By Dean Baker
The 2011 Social Security trustees report is far more optimistic about life expectancy than last year’s report. It projects that men who turned age 65 in 2010 can expect to live another 18.6 years compared with the 18.1 figure projected in last year’s report. Life expectancy for women at age 65 was projected at 20.7 years in the 2011 report, compared with 20.4 years in the 2010 report.
This assumed increase in life expectancy is the largest factor in a projected deterioration in the program’s finances. The shortfall expressed as a share of payroll over the program’s planning horizon is 2.22 percent, compared with 1.92 percent in the 2010 report. Expressed in dollar terms, the projected shortfall over the 75-year planning horizon is $6.5 trillion or 0.7 percent of GDP.
By comparison, the projected shortfall in the Medicare program is equal to 0.25 percent of GDP over the program’s planning period or $2.3 trillion. The Congressional Budget Office’s assessment of the Ryan plan endorsed by the GOP implied that it would increase the cost to the country of buying Medicare-equivalent policies by more than $34 trillion over the program’s 75-year planning period, in addition to transferring $5 trillion in costs from the government to seniors.
It is interesting to note that while the Social Security Trustees assume a big jump in life expectancies for retirees today compared with their assessment last year, they actually assume less progress in future decades. The 2010 Trustees report assumed that between 2010 and 2080, life expectancy at age 65 for men would increase by 4.2 years and by 4.1 years for women. By comparison, the 2011 report assumes an increase in life expectancy over this period of just 4.0 years for men and 3.9 years for women.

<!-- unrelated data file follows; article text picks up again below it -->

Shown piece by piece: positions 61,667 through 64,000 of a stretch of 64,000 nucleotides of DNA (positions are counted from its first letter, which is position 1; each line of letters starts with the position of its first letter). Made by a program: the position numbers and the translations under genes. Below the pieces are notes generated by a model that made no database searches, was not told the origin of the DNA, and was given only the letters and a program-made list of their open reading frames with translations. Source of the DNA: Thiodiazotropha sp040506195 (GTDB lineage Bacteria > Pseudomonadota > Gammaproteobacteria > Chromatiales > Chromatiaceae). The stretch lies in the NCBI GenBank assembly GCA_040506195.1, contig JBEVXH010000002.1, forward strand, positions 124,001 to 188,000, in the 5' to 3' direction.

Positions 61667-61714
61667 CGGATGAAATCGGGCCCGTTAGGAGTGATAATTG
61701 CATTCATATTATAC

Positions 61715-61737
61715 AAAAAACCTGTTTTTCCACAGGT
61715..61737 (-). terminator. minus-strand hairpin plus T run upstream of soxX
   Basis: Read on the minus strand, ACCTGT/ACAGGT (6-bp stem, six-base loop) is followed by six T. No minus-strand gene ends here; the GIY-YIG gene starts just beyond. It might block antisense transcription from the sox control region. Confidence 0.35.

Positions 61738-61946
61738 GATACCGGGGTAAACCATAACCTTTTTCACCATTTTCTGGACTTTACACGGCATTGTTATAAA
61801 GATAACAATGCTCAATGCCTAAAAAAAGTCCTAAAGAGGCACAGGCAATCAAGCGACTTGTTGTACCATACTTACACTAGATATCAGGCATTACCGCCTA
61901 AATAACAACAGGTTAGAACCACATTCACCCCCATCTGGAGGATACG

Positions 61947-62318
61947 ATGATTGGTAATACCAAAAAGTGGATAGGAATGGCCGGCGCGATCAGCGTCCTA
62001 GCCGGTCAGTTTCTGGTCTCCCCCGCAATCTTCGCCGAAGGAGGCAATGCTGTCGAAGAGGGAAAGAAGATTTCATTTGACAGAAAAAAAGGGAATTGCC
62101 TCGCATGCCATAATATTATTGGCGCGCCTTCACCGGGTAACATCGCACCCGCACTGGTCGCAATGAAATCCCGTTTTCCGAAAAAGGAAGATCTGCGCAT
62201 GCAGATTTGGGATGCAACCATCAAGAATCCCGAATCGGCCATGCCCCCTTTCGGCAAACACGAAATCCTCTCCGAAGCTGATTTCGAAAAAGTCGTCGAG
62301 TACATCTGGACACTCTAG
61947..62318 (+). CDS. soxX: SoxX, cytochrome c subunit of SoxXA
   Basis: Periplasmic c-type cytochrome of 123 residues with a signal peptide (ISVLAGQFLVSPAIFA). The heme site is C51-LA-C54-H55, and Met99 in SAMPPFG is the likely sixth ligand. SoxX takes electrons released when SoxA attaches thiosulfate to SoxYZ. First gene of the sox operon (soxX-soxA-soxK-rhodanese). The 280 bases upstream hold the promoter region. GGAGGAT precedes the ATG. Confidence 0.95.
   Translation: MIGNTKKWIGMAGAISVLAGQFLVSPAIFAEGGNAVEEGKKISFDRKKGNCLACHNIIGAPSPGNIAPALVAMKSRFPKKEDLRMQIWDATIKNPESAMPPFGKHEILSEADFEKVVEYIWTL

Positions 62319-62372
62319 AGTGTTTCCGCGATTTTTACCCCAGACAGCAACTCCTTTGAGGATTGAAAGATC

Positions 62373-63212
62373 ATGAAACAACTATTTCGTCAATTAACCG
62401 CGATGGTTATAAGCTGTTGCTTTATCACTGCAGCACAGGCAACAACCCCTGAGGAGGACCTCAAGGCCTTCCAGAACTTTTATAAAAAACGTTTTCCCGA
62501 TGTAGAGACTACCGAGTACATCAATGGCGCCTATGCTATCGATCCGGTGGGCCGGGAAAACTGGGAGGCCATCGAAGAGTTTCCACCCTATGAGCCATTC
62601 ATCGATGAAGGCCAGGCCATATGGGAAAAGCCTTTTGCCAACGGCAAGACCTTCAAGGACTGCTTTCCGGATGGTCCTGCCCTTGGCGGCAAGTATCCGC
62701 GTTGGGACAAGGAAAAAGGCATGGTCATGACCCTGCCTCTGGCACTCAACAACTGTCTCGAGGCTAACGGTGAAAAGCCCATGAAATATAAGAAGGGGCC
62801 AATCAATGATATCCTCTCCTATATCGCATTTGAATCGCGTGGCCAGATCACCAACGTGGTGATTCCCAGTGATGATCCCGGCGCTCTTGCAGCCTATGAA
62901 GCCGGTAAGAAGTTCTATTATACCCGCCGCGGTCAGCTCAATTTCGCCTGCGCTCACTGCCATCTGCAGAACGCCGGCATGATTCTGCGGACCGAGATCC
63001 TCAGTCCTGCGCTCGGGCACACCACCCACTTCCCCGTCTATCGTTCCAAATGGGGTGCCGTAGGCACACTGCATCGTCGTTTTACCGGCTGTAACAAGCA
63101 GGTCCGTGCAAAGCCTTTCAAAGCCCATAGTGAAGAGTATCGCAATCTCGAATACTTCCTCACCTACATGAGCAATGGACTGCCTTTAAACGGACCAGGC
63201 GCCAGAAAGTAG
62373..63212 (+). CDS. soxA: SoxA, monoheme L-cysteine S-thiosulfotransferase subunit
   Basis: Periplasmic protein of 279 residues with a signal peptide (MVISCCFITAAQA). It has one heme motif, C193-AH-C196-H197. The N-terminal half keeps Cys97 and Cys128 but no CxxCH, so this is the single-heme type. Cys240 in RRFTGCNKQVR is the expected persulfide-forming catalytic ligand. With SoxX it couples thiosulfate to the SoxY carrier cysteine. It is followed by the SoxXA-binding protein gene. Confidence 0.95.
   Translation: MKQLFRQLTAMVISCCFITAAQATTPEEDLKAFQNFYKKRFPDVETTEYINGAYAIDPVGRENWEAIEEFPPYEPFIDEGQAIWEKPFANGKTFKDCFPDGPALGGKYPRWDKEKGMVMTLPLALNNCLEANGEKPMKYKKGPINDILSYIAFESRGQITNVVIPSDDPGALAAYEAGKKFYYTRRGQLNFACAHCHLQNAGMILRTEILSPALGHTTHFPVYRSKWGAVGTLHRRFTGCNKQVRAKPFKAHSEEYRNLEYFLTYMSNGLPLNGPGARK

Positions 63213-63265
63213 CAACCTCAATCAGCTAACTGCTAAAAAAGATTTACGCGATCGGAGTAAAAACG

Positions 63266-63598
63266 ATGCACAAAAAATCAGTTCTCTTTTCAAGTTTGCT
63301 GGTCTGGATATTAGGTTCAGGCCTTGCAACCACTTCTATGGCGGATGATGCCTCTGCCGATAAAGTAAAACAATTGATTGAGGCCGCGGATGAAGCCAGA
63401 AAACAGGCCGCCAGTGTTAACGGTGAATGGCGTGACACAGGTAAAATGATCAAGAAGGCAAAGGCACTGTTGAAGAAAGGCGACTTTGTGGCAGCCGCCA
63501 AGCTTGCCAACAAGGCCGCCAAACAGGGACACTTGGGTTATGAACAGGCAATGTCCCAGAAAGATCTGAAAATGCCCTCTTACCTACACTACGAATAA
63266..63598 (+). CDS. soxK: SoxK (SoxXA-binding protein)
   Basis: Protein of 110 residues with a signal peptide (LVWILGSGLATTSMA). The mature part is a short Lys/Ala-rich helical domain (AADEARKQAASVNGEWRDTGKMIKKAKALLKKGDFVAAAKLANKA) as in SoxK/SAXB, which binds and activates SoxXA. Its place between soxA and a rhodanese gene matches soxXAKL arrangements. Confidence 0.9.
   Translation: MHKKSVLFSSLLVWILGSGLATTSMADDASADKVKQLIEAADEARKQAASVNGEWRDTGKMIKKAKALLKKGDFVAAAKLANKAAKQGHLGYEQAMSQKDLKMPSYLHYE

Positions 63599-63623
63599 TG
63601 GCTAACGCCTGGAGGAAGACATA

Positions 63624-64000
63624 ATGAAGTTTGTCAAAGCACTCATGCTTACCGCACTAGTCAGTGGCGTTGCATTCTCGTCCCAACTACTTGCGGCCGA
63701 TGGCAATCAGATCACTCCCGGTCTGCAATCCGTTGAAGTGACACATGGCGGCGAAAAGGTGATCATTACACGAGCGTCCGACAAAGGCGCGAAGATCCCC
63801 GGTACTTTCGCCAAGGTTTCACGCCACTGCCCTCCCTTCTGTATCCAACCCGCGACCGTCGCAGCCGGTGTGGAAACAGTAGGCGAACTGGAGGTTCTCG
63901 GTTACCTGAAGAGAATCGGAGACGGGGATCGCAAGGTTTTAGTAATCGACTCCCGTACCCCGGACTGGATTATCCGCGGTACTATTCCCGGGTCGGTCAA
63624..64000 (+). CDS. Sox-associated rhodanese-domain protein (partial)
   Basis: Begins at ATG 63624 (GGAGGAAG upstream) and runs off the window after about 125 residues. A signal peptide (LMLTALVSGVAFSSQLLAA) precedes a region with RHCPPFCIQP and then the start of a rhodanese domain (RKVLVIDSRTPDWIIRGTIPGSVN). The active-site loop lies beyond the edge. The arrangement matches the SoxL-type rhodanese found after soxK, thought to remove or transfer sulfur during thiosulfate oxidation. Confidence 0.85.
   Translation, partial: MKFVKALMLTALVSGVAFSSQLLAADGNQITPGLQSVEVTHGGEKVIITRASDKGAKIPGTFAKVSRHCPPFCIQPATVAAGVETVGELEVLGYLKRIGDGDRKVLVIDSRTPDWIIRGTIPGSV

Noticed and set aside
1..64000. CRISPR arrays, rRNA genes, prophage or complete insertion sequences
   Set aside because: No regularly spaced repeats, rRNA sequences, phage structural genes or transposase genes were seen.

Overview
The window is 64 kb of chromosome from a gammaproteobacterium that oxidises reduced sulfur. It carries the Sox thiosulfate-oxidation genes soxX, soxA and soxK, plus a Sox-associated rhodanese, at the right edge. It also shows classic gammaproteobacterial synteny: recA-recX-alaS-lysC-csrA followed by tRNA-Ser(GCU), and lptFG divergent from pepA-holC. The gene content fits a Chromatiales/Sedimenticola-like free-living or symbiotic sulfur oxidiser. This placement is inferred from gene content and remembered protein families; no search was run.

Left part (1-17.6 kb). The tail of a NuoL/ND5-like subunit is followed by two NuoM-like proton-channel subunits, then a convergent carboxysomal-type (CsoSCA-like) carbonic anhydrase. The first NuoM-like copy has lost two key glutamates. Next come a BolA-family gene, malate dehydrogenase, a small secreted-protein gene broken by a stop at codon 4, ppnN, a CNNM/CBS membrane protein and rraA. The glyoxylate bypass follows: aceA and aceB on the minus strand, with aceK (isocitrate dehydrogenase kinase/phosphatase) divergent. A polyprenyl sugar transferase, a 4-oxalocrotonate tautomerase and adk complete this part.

By having more improvement in life expectancy now and less in later years, the near-term finances of both Social Security and Medicare look somewhat worse. The date at which Social Security is first projected to face a shortfall is 2036 in this report compared with 2037 in last year’s report. Medicare is first projected to face a shortfall in 2024 in this year’s report as compared to 2029 in last year’s report, even though the shortfall expressed as a share of payroll increased by just 0.13 percentage point.
At present, both programs are still running annual surpluses. Social Security is projected to run a surplus of $69.3 billion for 2011 as interest plus dedicated taxes exceeds benefit payments. This includes $105.4 billion that is being credited to the trust fund from general revenue to offset the lost revenue from the temporary payroll tax cut of 2010. It is projected to remain in surplus until 2025 when it is first projected to start selling off bonds held by the trust fund.
While this accounting should be fairly straightforward (Social Security has income from both tax revenue and assets, like other pension funds) there has been considerable confusion in the media on this issue. It has often been asserted that the government is borrowing to pay the interest or the principle on the bonds held by Social Security. In fact, the money owed to Social Security is already part of the government’s debt, as can be seen by the debate over raising the current $14.3 trillion debt ceiling. That figure includes more than $2.6 trillion in bonds held by the Social Security trust fund.
When the Social Security program uses either the interest or principle from these bonds to pay benefits, from the standpoint of the government’s debt, it is the same thing as if any other bondholder opted to sell bonds to pay for their expenses. The total amount that the government has borrowed by changing the identity of the bondholder remains the same.
The main change in this report from last year’s is the assumption that current retirees and those retiring in the near future will enjoy longer life expectancies, although progress will be slower in future decades. While the assumption of longer life expectancies does raise the cost of Social Security and Medicare, the projected shortfalls in both programs are still relatively modest. Measured as a share of GDP, the combined shortfalls are roughly half the increase in the share of GDP devoted to military spending between 2000 and 2011.